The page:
By Sgt. Elizabeth Cole, 305th Mobile Public Affairs Detachment, 9th Mission Support CommandApril 26, 2013
HONOLULU -- Service members are placed on the front lines every day to fight for the U.S. And while they are constantly on the minds of Americans as they ship off to various foreign locations, not often do thoughts go toward the little ones these heroes are leaving behind.
In celebration of the "Month of the Military Child," Army Reserve Soldiers of the 9th Mission Support Command took time out their busy schedules to honor those little heroes who stand proudly and wait for their parent or parents to rejoin them at home.
Throughout the week of April 15-19, the Pacific Army Reserve Soldiers, joined by service members from the Coast Guard, Air Force, Hawaii Army National Guard and active duty Army, read to nearly 2,500 children in more than 120 classrooms around Oahu and in Guam in support of the "Recognizing Military Children through Reading" initiative.
Coordinated by Sandra I. Rivera, school support specialist for the 9th MSC's Child Youth and School Services office, volunteers were invited to travel to various schools across the islands and read to elementary school-aged children.
"Our goal is to highlight the importance of reading amongst children, while focusing on the unique lifestyle of a military child," said Rivera.
The unique lifestyle of these children is just what drove most of these service members to volunteer. Sgt. Kiana Vincent, chaplain assistant for the 9th MSC's 124th Chaplain Detachment, said she was very touched by the reaction she had in the classroom.
"Everyone sees how hard it is on the Soldiers who deploy, but it's especially hard for the kids who have to go a year or more without seeing their parent," said Vincent. "I really wanted these kids to know they're just as much of a hero as their mom or dad."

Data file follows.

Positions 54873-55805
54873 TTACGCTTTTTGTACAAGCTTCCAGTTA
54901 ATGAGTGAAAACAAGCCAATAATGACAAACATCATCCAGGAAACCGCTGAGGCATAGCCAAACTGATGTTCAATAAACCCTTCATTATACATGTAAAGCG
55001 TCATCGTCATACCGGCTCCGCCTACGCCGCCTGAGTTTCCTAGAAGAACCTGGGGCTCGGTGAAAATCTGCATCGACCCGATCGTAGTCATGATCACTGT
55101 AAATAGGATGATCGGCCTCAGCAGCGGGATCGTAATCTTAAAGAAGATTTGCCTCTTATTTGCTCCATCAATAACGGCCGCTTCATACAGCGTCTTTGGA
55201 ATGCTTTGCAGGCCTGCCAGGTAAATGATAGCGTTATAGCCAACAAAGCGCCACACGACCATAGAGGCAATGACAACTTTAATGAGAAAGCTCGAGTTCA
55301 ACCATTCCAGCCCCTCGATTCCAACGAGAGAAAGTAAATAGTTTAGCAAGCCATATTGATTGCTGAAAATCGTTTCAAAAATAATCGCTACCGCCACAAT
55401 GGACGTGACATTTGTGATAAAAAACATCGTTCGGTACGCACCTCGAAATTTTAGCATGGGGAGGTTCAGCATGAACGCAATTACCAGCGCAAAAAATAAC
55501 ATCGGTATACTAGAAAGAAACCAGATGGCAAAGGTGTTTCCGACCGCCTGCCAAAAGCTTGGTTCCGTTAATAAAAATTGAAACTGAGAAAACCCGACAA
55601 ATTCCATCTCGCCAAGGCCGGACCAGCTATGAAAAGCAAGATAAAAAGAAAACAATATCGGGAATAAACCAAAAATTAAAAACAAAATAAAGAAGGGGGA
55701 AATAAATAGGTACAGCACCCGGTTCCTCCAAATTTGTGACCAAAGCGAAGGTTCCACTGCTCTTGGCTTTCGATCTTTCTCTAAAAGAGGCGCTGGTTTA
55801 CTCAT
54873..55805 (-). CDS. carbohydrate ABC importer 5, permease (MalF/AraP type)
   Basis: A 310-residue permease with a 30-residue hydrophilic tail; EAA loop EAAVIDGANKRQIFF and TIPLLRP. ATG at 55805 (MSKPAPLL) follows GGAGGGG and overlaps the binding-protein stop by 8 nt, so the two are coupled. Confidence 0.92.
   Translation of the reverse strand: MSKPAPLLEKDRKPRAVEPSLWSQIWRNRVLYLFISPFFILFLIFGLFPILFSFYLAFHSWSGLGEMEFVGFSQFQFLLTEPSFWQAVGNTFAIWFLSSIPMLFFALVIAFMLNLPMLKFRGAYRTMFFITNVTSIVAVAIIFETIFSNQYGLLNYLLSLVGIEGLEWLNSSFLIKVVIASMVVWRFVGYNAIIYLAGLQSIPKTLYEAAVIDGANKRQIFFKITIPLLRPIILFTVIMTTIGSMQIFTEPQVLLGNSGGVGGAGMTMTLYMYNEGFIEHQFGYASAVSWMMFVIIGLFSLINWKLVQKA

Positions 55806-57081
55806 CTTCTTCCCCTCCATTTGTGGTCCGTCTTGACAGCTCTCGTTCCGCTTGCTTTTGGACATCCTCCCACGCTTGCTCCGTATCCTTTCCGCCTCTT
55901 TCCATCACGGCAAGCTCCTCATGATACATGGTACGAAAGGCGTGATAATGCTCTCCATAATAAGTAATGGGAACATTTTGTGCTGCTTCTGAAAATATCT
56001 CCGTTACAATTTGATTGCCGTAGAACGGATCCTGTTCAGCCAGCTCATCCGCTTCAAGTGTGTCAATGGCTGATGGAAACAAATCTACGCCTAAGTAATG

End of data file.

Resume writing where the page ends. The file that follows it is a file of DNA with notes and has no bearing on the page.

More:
Vincent read the book "I'm a Hero Too," which tells the story of a little boy coping and thriving while his dad is away on deployment.
"I chose this book because it not only helps the kids to understand they aren't alone and that there are others who feel the same way, but it also gives some great ideas for how they can keep in touch with their parent," explained Vincent.
During her reading, Vincent engaged the children by asking if any of them had parents currently deployed or who will deploy soon. Little hands popped up all over with children eager to tell their stories.
One little girl's story in particular stood out in Vincent's mind.
"You could really see the hurt in this little girl's eyes as she said her dad is getting ready to deploy. It really opened my eyes to what these children go through and made me feel proud to be able to help them in some small way," said Vincent.
As Vincent finished reading the book in her last classroom for the week, she asked the children why they thought they were heroes. With the remnants of tears still in her blue eyes and a smile on her face, the blonde-haired, first-grader answered, "because we have to be strong and wait for them to come home."